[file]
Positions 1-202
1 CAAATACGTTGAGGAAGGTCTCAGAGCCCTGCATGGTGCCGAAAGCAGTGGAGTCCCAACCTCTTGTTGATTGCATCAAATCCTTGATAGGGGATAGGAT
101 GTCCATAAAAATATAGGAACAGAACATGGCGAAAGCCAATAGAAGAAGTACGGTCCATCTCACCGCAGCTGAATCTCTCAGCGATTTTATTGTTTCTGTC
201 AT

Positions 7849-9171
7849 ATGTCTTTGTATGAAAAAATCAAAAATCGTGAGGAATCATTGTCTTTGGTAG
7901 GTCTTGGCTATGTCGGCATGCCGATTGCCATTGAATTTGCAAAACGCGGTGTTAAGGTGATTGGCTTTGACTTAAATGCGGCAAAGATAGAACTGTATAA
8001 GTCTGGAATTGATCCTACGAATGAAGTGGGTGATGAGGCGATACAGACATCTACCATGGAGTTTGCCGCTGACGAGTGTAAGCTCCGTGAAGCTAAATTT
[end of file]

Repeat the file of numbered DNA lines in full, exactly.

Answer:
Positions 1-202
1 CAAATACGTTGAGGAAGGTCTCAGAGCCCTGCATGGTGCCGAAAGCAGTGGAGTCCCAACCTCTTGTTGATTGCATCAAATCCTTGATAGGGGATAGGAT
101 GTCCATAAAAATATAGGAACAGAACATGGCGAAAGCCAATAGAAGAAGTACGGTCCATCTCACCGCAGCTGAATCTCTCAGCGATTTTATTGTTTCTGTC
201 AT

Positions 7849-9171
7849 ATGTCTTTGTATGAAAAAATCAAAAATCGTGAGGAATCATTGTCTTTGGTAG
7901 GTCTTGGCTATGTCGGCATGCCGATTGCCATTGAATTTGCAAAACGCGGTGTTAAGGTGATTGGCTTTGACTTAAATGCGGCAAAGATAGAACTGTATAA
8001 GTCTGGAATTGATCCTACGAATGAAGTGGGTGATGAGGCGATACAGACATCTACCATGGAGTTTGCCGCTGACGAGTGTAAGCTCCGTGAAGCTAAATTT